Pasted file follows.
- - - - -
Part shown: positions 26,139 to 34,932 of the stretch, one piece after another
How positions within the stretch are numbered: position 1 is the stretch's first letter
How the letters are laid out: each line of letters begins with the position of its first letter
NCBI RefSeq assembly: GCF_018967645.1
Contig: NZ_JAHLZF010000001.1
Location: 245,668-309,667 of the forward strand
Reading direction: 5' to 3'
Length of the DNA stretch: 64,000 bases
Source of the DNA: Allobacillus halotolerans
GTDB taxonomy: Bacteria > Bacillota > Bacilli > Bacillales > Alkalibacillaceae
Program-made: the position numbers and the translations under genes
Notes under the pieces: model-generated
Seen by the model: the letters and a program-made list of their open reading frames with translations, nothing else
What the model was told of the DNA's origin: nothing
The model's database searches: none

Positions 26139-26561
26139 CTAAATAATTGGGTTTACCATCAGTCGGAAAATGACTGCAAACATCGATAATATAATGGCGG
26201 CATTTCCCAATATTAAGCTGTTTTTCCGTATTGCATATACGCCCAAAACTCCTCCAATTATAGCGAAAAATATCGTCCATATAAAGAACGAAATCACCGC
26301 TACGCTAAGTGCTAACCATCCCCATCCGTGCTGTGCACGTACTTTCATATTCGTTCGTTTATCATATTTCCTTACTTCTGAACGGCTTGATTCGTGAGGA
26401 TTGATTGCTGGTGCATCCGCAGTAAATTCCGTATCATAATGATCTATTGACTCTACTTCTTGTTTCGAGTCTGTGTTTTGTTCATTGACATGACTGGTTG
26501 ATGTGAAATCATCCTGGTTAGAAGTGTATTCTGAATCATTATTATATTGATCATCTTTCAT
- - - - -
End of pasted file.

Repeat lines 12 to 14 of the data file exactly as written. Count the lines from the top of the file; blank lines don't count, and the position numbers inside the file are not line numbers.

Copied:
Notes under the pieces: model-generated
Seen by the model: the letters and a program-made list of their open reading frames with translations, nothing else
What the model was told of the DNA's origin: nothing